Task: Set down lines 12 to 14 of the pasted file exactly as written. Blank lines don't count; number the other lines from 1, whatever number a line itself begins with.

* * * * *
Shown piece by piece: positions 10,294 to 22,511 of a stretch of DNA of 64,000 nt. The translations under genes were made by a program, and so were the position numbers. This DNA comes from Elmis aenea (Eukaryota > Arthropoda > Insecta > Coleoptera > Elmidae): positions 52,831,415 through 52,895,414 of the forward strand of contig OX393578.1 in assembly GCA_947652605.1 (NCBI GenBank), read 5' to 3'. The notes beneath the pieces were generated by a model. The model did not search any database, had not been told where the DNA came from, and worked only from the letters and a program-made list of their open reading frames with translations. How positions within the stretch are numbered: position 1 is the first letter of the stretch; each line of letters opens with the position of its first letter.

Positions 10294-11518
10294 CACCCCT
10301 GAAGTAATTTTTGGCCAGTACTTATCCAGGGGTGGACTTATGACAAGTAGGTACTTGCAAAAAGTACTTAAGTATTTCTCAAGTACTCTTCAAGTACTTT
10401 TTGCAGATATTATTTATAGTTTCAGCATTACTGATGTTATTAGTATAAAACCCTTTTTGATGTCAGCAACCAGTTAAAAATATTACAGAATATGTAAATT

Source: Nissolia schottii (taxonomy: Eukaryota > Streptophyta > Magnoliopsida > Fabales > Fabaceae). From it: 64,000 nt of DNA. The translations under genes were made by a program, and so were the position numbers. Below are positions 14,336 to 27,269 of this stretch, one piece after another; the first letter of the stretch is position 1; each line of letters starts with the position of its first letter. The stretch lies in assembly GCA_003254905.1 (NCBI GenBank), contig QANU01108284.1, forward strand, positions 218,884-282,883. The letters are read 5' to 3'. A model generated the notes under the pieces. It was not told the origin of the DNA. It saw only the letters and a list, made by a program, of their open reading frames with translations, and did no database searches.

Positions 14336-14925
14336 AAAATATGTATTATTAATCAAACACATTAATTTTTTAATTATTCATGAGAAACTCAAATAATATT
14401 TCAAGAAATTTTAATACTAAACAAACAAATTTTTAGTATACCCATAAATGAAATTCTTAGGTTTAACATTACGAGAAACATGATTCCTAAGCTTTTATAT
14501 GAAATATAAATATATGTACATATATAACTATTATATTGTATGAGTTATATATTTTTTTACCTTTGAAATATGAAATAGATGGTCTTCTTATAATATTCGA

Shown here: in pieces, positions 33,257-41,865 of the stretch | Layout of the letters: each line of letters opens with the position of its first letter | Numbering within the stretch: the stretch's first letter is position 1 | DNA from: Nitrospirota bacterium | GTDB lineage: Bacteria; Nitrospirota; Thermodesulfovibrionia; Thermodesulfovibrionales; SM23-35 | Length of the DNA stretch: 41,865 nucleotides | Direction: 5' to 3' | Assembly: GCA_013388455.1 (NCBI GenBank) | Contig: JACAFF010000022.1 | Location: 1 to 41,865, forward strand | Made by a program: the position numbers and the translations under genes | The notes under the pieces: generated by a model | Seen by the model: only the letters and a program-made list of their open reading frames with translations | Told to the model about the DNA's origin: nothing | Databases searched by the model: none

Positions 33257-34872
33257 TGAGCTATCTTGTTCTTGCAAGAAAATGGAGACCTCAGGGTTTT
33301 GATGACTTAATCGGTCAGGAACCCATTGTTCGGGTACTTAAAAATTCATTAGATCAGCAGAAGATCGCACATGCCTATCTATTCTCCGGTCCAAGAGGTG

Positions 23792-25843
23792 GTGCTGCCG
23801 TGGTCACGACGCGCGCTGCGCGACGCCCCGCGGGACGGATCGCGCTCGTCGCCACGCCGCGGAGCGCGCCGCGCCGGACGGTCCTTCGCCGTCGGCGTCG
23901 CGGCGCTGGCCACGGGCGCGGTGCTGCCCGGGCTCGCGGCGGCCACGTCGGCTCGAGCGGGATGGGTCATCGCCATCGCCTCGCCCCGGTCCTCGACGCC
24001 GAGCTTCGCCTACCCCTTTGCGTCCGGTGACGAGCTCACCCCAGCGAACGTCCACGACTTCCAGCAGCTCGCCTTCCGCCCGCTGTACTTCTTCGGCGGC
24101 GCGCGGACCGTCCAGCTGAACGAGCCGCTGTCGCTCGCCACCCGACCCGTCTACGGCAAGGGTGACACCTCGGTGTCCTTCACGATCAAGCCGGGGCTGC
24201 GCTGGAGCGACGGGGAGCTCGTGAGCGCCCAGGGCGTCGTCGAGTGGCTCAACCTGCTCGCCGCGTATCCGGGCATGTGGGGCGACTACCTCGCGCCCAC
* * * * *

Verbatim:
Positions 33257-34872
33257 TGAGCTATCTTGTTCTTGCAAGAAAATGGAGACCTCAGGGTTTT
33301 GATGACTTAATCGGTCAGGAACCCATTGTTCGGGTACTTAAAAATTCATTAGATCAGCAGAAGATCGCACATGCCTATCTATTCTCCGGTCCAAGAGGTG